7. Aesop Rock – Blood Sandwich
An ill-fated little league game

Aesop Rock should really do more storytelling in his music. Whenever he does it (as he does here, as well as “No Regrets” from a past album), it scores big, in my opinion. The entire first verse of “Blood Sandwich” is riveting as he recounts the story of his little brother’s baseball game where the children get a bit more of a life lesson han they had bargained for. It’s completely engrossing every time I hear it.

6. Car Seat Headrest – Drunk Drivers / Killer Whales
“It doesn’t have to be like this”

Will Toledo tried to snap out of his self-destructive habits with one simple, but difficult to enact truth: it doesn’t have to be like this. If only it were so simple.

5. Floating Points – Kuiper
Let’s get our Vangelis on

Kuiper’s eighteen minutes go by pretty quickly, thanks to an extended intro that features some of my favorite tricks (rapidly plucked muted guitar chief among them) and it all builds up to…something glorious that wouldn’t have sounded out of place on the Blade Runner soundtrack.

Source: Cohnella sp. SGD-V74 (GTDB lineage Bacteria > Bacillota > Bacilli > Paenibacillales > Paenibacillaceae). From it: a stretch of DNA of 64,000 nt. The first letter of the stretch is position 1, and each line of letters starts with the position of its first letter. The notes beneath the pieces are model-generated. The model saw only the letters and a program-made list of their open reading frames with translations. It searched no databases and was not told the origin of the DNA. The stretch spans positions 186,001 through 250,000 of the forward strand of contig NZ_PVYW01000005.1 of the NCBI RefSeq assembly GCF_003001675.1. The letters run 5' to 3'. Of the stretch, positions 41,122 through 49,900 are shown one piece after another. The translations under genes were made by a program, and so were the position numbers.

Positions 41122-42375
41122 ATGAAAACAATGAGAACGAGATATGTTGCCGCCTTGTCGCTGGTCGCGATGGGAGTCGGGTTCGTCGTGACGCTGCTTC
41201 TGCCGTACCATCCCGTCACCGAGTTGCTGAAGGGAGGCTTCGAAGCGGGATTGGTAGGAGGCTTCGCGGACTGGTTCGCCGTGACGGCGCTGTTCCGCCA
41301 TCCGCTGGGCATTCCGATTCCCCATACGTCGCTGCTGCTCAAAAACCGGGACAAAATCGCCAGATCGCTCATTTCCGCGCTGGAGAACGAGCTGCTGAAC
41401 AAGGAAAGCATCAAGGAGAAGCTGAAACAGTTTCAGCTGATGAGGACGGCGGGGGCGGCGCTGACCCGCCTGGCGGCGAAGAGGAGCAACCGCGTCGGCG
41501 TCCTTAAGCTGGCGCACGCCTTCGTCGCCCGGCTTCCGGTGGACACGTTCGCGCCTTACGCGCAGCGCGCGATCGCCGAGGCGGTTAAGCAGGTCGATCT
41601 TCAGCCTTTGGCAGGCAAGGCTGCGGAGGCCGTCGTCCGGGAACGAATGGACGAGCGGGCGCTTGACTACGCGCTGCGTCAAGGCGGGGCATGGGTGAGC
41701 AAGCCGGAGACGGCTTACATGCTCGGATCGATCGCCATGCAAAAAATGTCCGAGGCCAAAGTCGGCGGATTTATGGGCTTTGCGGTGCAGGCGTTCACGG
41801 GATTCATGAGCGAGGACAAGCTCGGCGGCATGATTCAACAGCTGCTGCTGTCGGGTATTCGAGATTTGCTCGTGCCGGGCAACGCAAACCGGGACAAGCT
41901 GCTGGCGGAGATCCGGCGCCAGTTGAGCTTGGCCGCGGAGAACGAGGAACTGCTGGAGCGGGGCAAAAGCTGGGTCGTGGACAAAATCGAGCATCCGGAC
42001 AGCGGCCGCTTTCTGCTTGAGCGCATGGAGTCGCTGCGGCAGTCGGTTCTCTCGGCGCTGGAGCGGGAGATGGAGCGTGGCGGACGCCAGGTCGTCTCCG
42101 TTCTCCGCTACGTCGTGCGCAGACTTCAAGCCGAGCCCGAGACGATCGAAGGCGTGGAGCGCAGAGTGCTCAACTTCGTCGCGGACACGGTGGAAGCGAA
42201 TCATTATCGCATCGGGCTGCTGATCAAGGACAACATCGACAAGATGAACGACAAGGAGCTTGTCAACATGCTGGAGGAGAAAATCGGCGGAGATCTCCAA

4. Moses Sumney – Lonely World
The song melts

This is a fairly new addition to the list, but the song is so pretty. Particularly beautiful is the transition to the ending, where the entire song melts away into a haze of chords and sighing vocals.

3. Pinegrove – Cadmium
“You could hold it right in your hands”

Like I said before, Evan Stephens Hall is not afraid to push his voice past the breaking point.

2. Mitski – Your Best American Girl
“I think I’ll regret this”

That moment when you know that despite everyone’s best efforts, it isn’t going to work out.

“you’re the one….you’re all I’ve ever wanted, I think I’ll regret this…”

(insert kickass wall of guitar)

1. Sturgill Simpson – Welcome to Earth (Pollywog)
“Hello, my son…”

Hello, my son
Welcome to earth
May not be my last
But you’ll always be my first

Wish I’d done this ten years ago
But how could I know
How could I know
That the answer was so easy

Goddammit, a country song just gave me the feels.